In Palmer’s first book, she reveals stories from her personal and professional life. She candidly talks about 12 topics such as sexuality, race, anxiety, success, bullying, and body image to name a few. This is an inspirational guide and memoir that encourages young people to change their mindset and live with more freedom, confidence, and love.

Photo via stylebyalexis

4. Small Great Things by Jodi Picoult
The #1 New York Times bestseller and queen of literary soul food is back with her latest novel that touches on the Zeitgeist of today. In this drama, a couple are admitted to hospital to have a baby and request that their nurse be reassigned because they’re white supremacists and don’t want Ruth, who is black, to touch their baby. The hospital complies, but the baby later goes into cardiac distress while Ruth is on duty. She hesitates before rushing in to perform CPR and her indecision ends in tragedy.

Photo via tayy_kay

What are you reading this winter? Comment below!

9 First Day of School OOTDs You’ll Want To Copy

Even as you grow up somethings never change. You are still a sucker for Disney movies and secretly/not-so-secretly sleep with your childhood blanket. You love to nap. And, of course, you still get excited to pick out your outfit for the first day of school.

A perk of adulting is that college semester system offers you not one but two first days of school. So as you gear up to take on this next semester, be sure to kick it off on the right (fashionable) foot.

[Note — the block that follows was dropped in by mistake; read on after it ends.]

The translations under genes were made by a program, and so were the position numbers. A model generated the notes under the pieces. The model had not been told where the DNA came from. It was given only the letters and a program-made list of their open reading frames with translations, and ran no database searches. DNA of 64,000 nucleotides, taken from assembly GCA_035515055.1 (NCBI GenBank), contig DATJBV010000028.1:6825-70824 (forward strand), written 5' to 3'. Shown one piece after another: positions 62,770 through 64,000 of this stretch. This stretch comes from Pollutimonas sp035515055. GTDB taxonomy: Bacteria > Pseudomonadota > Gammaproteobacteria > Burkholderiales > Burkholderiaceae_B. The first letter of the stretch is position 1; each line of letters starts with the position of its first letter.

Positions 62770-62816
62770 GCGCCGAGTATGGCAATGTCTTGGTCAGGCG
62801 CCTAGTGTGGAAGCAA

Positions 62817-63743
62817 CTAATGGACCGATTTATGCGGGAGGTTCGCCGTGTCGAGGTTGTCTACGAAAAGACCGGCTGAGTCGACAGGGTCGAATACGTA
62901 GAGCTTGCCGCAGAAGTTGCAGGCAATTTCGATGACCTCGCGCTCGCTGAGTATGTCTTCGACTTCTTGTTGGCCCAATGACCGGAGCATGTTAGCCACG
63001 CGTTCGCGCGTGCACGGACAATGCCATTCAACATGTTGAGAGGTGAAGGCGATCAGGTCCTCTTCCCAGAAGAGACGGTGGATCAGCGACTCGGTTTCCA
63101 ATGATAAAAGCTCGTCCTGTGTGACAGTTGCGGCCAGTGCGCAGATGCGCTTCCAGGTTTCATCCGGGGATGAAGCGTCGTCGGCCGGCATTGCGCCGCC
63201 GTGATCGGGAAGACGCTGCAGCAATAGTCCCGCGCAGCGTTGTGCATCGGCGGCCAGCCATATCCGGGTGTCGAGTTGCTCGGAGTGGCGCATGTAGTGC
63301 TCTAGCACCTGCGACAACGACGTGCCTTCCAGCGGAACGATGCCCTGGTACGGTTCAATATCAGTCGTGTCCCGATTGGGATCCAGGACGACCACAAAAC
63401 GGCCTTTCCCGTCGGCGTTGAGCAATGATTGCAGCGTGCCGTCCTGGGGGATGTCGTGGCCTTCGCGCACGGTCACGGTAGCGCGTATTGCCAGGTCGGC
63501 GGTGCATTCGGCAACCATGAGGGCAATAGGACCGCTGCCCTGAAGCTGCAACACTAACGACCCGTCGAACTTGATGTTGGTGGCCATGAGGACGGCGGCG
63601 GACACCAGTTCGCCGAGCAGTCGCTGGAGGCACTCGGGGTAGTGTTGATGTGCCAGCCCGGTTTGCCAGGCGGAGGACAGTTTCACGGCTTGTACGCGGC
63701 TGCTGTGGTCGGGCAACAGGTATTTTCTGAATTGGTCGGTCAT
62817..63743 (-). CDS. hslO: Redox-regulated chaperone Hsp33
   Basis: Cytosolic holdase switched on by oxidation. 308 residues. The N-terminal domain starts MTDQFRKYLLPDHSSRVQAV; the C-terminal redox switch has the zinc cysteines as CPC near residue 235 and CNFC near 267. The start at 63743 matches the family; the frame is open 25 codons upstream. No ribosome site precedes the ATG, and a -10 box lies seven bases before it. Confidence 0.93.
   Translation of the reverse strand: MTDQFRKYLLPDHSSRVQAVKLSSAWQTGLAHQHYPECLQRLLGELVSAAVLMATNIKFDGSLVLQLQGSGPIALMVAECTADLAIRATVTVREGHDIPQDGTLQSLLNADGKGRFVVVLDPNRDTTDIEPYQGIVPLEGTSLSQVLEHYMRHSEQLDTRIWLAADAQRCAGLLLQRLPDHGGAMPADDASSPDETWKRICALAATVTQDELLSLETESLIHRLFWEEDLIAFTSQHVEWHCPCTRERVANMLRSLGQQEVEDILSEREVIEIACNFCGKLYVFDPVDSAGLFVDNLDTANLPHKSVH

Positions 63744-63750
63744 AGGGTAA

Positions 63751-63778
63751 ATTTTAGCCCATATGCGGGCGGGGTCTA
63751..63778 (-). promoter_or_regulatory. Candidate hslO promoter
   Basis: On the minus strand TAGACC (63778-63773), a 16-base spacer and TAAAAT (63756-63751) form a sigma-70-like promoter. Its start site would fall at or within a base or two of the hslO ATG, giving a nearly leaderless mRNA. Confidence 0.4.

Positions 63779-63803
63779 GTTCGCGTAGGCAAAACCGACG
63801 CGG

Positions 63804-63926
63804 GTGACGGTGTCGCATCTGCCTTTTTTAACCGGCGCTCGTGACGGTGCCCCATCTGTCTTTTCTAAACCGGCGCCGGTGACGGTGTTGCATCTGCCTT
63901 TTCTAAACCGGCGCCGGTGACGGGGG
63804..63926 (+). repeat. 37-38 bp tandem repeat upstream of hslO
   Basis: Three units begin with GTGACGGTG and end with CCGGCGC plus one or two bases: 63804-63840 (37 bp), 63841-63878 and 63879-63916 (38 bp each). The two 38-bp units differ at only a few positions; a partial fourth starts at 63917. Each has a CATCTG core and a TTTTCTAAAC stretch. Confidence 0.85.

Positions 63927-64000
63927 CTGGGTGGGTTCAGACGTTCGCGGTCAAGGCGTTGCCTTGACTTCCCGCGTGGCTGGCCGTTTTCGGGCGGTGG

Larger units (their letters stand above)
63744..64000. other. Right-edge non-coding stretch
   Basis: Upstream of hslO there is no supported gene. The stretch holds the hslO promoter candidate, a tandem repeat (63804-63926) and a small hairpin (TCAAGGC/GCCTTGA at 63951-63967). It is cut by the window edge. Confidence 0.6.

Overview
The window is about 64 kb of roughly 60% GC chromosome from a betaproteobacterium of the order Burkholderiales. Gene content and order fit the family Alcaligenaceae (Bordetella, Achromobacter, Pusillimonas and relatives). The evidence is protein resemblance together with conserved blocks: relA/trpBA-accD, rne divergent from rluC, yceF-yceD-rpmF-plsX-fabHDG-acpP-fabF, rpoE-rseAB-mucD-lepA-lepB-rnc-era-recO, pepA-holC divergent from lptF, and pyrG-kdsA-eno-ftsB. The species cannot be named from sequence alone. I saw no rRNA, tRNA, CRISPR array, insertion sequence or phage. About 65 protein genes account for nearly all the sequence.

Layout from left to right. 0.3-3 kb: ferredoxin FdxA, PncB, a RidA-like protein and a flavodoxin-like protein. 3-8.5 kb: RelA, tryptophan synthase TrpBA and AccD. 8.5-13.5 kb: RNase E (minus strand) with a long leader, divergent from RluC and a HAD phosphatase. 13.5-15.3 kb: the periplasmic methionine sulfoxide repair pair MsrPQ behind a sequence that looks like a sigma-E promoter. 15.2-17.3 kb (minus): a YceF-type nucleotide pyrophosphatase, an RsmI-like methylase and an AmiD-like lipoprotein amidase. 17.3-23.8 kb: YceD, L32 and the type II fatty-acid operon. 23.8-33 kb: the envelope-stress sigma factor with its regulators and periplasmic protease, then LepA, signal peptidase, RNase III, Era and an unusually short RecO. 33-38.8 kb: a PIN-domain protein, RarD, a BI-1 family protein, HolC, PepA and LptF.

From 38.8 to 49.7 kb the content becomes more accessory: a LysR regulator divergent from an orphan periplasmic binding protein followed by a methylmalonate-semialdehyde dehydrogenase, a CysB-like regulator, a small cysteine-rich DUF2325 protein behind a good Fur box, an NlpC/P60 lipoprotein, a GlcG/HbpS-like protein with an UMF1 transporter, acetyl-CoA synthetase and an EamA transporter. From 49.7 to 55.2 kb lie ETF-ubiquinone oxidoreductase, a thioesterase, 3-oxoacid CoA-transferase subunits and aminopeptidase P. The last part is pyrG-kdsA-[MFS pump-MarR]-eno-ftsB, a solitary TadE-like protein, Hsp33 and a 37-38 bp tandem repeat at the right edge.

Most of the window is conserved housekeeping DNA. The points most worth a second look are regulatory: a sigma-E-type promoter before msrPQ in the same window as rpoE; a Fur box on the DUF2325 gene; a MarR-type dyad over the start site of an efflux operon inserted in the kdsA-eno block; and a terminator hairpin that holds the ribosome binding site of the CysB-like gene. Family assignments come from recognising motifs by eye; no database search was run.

Need some inspiration on how to go straight to the head of the class? Check out these real life college students’ OOTDs and get ready to ace this year in style!










Winter Break Reading List—6 Fashion Titles to Read this December

It’s time to take a break from your academic readings—winter break means creating your own personal syllabus for the coming weeks. In between all of those bestsellers you’ve picked up in the past months, try reading a few fashion-based texts. Writing about clothing and style isn’t limited to the pages of magazines or street style blogs. A great number of writers, editors, and fashion stars have taken to print to discuss the fundamentals of dressing.

Here is an assortment of books that I have been gifted or recommended over the years that have helped shape my sense of style and awareness in the fashion world. From dazzling images to intimate stories, these book’s demonstrate that clothing is intrinsically linked to who we all are as individuals.

Women in Clothes

A compilation of interviews, survey answers, anecdotes, Women in Clothes provides an overview of fashion from over 600 women. Sheila Heti, Heidi Julavits, and Leanne Shapton edited together this massive ode to the eccentricities of dressing with precision and delicacy. Clothing is often seen as frivolity, but the human experience highlighted in Women in Clothes reminds the reader of the important role fashion plays in identity.


Worn Stories